Experts in programming languages were awarded the ‘Nobel Prize in Coding.'

For their work on programming languages, Alfred Aho and Jeffrey Ullman have received the Turing Award, computer science's Nobel Prize.

Aho and Ullman co-authored a series of seminal textbooks on programming languages, data, and algorithms that influenced the thought of a generation of computer scientists over the course of more than three decades of collaboration. They are best known for their work on compiler theory, which is a type of software that transforms instructions from an abstract programming language, such as SQL, into machine code that the computer can execute.

Most programmers today don't have to think about how a computer's circuits are actually programmed or how information is routed through the system, thanks to theories Aho, now 79, and Ullman, 78, helped build.

Source- EurekAlert

“Aho and Ullman established bedrock ideas about algorithms, formal languages, compilers, and databases, which were instrumental in the development of today's programming and software landscape,” said Jeff Dean, a long-serving Google engineer and executive who is now the company's senior fellow and senior vice president of Google Research and Google Health.

The Association for Computing Machinery bestows the Turing Award on a yearly basis (ACM). The winners will split a $1 million prize, which Google will contribute to. Alan Turing, a British mathematician who founded the foundations of modern computing, is the recipient of the award.


After receiving a Ph.D. from Princeton University, this year's Turing winners started working together at Bell Labs in the late 1960s. Initially, they focused on improving algorithms and translating programming languages. While Ullman left Bell Labs in 1969 to return to academia, eventually settling at Stanford University as a professor emeritus, the two continued to collaborate on books.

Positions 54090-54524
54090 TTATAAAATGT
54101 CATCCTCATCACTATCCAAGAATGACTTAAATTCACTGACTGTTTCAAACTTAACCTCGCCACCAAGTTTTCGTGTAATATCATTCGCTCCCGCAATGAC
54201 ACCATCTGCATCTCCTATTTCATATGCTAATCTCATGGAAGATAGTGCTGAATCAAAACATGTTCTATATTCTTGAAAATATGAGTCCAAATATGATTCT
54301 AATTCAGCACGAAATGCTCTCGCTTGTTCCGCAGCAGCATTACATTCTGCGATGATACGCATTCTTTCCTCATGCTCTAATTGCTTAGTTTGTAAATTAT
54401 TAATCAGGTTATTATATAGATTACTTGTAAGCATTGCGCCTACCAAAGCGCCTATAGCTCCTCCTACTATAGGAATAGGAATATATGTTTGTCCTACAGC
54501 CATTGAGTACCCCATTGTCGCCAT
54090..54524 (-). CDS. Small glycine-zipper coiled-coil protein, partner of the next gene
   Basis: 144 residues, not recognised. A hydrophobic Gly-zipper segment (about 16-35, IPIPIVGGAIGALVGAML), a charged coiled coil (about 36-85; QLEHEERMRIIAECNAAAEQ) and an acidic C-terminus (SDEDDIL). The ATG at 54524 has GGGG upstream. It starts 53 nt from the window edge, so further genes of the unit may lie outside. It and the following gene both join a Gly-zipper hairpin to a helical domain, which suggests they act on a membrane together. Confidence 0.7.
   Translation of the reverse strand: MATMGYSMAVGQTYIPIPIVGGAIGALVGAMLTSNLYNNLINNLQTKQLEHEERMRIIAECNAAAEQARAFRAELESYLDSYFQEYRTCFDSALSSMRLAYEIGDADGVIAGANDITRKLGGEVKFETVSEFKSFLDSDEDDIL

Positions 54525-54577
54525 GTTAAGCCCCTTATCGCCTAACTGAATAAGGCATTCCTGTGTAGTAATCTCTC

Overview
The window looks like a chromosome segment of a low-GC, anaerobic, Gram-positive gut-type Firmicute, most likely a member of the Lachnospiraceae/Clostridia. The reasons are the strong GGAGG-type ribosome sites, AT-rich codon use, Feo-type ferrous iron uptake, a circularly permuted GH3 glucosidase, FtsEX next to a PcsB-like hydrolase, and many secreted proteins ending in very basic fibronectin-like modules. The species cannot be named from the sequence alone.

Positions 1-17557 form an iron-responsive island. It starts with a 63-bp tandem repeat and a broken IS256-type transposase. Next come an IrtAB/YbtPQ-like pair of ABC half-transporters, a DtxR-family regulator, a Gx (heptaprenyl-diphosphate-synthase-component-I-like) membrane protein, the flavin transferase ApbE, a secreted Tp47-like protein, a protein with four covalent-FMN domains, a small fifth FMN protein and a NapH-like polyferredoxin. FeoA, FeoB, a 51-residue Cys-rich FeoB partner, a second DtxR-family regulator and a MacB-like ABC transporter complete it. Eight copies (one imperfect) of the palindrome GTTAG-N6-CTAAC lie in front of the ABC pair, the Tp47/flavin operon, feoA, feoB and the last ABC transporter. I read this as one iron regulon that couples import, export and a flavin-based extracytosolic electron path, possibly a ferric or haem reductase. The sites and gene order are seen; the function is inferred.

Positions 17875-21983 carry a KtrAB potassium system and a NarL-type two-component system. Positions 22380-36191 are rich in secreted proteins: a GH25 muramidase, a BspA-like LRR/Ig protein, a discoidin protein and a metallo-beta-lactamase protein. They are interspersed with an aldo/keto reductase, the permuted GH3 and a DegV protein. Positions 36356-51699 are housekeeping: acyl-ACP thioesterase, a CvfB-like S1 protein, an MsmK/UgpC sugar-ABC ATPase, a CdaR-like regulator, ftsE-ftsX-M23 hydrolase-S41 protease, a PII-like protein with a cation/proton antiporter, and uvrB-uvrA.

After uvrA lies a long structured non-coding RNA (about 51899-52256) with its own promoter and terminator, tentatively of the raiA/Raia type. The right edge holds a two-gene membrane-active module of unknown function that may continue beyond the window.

They published The Design and Study of Computer Algorithms in 1974, which went on to become the standard textbook for algorithms courses for over a decade. The book was instrumental in grouping individual algorithms into more general design categories, and it has had a lasting impact on the field.



Three years later, Aho and Ullman published Principles of Compiler Design, a classic that has taught generations of students how to write compilers and learn about computer language theory. The textbook was nicknamed "the Dragon Book" by computer science students because it featured a dragon on the cover, similar to a magical tome Harry Potter would bring around Hogwarts, except Harry Potter hadn't yet been invented. Ullman says, “I am constantly told that placing this amusing cover on the Dragon Book attracted students to study computer science.” Aho, who spent more than 30 years at Bell Labs and is now a computer science professor emeritus at Columbia University, says that while there, he saw first-hand the value of developing programming languages that would function well for people who wanted computers to do work in a particular area, such as mathematics, chemistry, or typesetting, without having to be experts in those fields.

The art of programming languages, according to Ullman, is “enabling the programmer to tell as little as possible while making as much happen as possible.”

Both Aho and Ullman agree that the influence they have had on students they have taught and mentored, several of whom now hold senior positions at major technology firms and have developed several programming languages, is the most rewarding aspect of their careers. Google co-founder Sergey Brin was one of Ullman's Ph.D. students.


According to Aho, it was critical to provide students with a foundation in the theory of programming languages and algorithms, in part because programming languages are subject to evolving fashion. He observes that “the first programming languages taught to students in academia shift all the time.” “It used to be C or C++, then Pascal, and now Python appears to be the most common programming language. Who knows what will happen in ten years, a hundred years, or a thousand years?” “We both assume fundamentals and abstractions have more staying power than modern technology,” he says.



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Source: Fortune

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